1. Physical oceanographic studies focused on the distribution of surface and sub-surface (to 1900 m) water masses and the delineation of hydrographic boundaries. Specifically, North Atlantic sub-tropical mode water (18°C Water) was studied in relation to the phase of the North Atlantic Oscillation (NAO). In addition, we delineated the boundary between the NE and SE Caribbean Sea based on sea surface salinities and chlorophyll-a fluorescence.
2. Chemical oceanographic studies focused on the geographic and vertical distribution of nutrients (phosphate and silicate) and extracted chlorophyll-a. These chemical parameters were related to patterns in physical hydrography at various scales: nearshore to offshore transitions, ocean fronts and eddies associated with the North Equatorial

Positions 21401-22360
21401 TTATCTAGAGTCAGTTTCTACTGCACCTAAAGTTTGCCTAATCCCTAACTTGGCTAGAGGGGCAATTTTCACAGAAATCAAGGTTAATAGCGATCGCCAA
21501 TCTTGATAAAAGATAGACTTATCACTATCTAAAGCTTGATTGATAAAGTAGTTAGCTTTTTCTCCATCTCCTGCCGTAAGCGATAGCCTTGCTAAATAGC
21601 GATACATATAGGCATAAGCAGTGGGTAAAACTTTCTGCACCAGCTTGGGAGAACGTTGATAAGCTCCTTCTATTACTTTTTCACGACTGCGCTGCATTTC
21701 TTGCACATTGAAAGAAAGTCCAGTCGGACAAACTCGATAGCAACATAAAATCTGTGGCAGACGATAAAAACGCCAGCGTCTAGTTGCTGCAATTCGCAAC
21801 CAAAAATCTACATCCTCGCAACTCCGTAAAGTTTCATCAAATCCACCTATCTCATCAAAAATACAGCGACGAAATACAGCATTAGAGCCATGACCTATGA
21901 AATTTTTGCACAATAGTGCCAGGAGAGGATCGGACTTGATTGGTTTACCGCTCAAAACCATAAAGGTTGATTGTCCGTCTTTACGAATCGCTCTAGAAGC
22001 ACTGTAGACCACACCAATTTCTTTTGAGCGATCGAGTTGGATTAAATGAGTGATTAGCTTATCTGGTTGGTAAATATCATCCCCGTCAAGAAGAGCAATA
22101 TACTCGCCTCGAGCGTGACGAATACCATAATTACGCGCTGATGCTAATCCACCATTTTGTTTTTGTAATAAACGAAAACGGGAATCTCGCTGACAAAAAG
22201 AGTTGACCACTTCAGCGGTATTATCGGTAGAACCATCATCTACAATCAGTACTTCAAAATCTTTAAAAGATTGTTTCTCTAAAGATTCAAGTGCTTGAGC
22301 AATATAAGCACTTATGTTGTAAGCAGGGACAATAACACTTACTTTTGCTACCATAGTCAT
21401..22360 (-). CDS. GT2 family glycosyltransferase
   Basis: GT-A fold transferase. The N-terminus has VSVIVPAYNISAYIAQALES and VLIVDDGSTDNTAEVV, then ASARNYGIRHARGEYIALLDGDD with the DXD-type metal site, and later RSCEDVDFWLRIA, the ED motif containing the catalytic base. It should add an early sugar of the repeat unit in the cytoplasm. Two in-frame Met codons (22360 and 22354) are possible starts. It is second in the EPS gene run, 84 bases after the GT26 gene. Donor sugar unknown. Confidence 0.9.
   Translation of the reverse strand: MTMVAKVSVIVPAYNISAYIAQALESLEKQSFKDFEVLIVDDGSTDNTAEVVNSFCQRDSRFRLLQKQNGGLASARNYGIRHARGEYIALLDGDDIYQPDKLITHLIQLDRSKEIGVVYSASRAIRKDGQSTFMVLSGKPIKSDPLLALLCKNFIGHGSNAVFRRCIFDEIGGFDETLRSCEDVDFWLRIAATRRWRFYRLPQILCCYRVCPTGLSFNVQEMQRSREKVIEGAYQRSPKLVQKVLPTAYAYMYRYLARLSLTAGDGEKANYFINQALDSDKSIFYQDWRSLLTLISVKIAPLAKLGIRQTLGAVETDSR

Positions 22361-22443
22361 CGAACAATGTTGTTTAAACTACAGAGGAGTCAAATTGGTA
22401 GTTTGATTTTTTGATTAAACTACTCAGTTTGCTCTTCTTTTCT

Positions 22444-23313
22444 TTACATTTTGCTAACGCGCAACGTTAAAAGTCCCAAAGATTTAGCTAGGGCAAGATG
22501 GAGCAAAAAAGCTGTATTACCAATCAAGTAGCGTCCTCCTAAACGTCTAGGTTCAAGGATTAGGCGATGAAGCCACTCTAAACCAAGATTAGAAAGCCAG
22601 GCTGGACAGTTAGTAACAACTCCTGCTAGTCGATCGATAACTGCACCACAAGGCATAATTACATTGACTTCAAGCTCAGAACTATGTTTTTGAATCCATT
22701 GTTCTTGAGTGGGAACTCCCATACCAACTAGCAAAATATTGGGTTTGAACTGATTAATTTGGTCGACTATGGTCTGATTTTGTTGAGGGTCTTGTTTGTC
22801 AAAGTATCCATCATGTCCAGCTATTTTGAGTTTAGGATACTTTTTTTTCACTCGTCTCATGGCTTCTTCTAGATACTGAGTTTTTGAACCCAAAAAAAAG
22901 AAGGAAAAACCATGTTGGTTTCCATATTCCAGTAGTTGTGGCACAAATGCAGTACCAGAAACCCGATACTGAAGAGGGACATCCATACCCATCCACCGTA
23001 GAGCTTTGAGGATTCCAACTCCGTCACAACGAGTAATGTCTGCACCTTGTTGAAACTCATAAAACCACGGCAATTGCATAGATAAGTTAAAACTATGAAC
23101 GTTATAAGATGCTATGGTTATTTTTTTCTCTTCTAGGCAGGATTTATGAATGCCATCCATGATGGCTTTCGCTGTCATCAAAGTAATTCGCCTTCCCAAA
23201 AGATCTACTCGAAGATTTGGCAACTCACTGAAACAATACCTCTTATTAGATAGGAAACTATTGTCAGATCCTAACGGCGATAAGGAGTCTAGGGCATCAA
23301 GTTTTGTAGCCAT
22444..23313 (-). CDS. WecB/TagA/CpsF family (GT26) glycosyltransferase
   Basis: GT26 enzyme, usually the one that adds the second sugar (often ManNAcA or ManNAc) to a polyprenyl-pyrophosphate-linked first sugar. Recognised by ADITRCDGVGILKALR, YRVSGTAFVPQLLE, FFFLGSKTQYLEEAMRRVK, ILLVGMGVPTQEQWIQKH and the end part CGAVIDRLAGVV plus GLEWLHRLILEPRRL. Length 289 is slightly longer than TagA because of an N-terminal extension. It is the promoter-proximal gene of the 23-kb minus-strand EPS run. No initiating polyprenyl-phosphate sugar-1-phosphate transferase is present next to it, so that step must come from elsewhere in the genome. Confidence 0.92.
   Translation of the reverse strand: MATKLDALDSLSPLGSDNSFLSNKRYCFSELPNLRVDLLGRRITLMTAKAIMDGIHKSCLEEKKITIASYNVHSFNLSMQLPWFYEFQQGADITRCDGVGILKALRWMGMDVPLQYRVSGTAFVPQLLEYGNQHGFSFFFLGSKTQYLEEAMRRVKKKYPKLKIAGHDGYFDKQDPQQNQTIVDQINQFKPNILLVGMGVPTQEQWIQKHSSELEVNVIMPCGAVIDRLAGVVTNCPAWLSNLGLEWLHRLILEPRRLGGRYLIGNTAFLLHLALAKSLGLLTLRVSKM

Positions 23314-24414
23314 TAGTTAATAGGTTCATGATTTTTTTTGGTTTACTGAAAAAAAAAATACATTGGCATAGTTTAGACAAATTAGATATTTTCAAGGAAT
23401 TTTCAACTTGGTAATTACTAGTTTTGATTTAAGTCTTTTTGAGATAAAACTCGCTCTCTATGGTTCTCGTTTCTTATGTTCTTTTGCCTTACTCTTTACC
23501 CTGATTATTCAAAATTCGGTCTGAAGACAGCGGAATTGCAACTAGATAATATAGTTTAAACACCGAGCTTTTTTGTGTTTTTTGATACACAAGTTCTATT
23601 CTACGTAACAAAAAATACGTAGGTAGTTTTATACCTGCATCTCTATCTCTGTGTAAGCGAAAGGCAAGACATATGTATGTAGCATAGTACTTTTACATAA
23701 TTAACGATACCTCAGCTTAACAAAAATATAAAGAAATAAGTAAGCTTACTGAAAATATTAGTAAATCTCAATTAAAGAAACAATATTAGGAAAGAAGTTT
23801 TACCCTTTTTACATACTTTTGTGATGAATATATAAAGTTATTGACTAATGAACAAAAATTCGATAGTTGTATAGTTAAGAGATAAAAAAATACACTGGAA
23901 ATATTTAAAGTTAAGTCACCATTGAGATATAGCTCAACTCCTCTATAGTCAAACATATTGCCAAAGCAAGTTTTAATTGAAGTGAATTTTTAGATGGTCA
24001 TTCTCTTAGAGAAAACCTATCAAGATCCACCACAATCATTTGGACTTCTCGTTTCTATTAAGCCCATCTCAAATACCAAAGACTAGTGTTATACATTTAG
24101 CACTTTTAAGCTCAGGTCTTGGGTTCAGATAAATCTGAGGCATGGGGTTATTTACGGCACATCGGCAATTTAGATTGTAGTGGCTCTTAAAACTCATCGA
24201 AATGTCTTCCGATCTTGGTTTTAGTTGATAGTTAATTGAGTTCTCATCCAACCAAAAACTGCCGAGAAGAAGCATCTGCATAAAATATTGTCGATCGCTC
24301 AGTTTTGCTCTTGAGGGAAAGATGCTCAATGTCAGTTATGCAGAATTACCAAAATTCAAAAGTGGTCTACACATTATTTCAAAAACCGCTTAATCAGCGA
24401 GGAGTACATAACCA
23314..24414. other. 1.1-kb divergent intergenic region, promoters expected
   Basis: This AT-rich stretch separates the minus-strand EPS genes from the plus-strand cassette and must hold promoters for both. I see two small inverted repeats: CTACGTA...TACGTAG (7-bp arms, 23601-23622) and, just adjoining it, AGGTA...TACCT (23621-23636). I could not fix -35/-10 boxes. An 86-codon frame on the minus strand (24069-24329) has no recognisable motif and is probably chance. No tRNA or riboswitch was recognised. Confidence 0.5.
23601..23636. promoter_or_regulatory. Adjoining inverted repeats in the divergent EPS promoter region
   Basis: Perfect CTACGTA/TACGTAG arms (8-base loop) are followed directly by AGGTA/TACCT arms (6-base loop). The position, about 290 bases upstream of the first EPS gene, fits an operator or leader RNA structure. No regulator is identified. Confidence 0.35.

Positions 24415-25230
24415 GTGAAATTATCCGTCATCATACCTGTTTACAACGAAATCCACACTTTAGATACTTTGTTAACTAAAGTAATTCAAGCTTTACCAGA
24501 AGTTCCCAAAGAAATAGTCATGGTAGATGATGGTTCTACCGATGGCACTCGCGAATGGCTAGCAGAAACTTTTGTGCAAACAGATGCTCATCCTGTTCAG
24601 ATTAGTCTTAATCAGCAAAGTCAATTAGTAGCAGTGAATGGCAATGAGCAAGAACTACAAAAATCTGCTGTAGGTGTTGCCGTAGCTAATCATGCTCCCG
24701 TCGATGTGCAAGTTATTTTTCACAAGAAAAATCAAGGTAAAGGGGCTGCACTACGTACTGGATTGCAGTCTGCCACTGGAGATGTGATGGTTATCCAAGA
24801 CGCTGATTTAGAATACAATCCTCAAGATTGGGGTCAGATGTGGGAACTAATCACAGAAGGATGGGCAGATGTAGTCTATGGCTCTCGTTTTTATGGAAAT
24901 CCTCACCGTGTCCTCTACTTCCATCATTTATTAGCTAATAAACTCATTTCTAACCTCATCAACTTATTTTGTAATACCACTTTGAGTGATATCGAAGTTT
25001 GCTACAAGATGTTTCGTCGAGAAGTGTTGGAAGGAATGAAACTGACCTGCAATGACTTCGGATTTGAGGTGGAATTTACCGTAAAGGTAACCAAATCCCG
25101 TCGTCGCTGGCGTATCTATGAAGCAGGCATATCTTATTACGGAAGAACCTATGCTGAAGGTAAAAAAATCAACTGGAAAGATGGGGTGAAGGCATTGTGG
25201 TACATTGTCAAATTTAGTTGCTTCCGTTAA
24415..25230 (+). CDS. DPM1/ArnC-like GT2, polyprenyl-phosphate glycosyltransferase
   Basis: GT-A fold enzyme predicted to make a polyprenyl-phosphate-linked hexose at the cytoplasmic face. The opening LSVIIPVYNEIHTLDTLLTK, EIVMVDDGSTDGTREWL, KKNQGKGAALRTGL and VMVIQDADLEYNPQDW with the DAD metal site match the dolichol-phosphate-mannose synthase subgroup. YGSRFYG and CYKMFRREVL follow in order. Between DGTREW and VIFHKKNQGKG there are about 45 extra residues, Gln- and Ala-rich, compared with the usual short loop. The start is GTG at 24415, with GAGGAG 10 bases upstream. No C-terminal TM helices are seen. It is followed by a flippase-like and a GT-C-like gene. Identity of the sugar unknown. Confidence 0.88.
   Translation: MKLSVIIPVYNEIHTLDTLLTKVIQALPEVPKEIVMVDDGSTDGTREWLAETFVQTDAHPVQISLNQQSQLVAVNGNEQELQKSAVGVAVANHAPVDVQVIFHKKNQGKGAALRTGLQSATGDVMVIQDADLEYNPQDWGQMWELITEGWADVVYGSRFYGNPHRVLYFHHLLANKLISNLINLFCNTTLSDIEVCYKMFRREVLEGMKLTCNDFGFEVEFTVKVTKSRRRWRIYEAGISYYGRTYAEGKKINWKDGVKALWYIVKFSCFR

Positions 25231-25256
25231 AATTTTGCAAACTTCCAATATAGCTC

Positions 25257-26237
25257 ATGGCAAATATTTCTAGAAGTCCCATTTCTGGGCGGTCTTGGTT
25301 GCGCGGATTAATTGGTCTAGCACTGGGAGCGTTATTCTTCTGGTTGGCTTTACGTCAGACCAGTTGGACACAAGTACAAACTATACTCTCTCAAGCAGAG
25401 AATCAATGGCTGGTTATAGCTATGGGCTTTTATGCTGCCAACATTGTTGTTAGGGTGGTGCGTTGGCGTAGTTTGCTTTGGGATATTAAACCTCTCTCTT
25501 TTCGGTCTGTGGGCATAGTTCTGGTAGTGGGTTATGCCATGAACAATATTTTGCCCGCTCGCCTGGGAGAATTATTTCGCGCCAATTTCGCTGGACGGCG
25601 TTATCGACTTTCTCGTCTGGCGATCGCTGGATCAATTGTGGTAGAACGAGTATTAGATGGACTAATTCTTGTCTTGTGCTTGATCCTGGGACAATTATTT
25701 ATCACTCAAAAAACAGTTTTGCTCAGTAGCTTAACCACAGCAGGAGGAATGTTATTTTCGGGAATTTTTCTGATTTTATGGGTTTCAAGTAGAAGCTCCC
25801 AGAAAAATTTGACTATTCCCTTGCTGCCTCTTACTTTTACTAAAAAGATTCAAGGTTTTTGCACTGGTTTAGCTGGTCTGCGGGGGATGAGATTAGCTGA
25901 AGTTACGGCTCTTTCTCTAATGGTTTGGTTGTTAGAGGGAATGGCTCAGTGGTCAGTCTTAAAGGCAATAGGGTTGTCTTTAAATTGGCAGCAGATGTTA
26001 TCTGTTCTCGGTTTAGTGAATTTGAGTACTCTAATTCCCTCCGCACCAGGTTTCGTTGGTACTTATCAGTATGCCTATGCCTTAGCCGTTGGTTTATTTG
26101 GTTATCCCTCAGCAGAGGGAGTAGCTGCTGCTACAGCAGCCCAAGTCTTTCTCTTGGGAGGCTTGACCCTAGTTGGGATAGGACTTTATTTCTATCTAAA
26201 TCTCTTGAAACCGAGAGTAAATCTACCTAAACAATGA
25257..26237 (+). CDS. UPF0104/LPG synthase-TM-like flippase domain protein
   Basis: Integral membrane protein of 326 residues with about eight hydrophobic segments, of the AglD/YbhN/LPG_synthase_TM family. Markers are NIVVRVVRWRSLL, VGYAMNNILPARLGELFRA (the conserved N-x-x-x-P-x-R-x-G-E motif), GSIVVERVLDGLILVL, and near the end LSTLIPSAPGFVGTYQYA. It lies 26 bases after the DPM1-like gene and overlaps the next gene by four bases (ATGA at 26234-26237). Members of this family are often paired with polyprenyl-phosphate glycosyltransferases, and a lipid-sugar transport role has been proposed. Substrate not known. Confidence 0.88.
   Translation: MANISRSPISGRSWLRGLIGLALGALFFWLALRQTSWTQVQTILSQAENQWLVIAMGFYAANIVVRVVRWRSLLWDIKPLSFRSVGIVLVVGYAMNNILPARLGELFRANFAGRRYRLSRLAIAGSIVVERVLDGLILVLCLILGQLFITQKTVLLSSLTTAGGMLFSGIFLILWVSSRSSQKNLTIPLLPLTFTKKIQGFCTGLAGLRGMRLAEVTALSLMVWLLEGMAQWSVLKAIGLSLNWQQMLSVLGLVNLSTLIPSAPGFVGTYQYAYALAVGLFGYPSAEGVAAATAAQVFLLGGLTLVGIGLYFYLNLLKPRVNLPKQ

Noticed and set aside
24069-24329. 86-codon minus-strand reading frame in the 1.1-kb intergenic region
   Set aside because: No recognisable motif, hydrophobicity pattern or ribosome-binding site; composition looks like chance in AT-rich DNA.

Current and island passages, and water column stratification.
3. Biological studies focused on the geographic distribution of charismatic megafauna (seabirds, sea turtles, flying fish, and marine mammals), several meroplanktonic larvae including spiny lobster (phyllosoma) and eels (leptocephali), the floating macrophyte - Sargassum spp., and the density (mL/m2) and diversity (i.e. Shannon-Weiner index) of
the aggregate zooplankton community.
4. Geological sampling focused on bathymetric transects of continental shelf regions of several Caribbean Islands. Patterns were related to island age and distance from shore. Sea surface temperature, salinity, fluorescence (chlorophyll-a and CDOM) and transmissivity levels; along with barometric pressure, winds, bathymetry, and geographic position were recorded continuously along the cruise track. Surface samples (62) of nutrients (phosphate and silicate) and chlorophyll-a were collected every six hours and in conjunction with all neuston net tows during the cruise track.
Jeffrey M Schell (Sea Education Association)
North West Atlantic Ocean (limit 40W) Caribbean Sea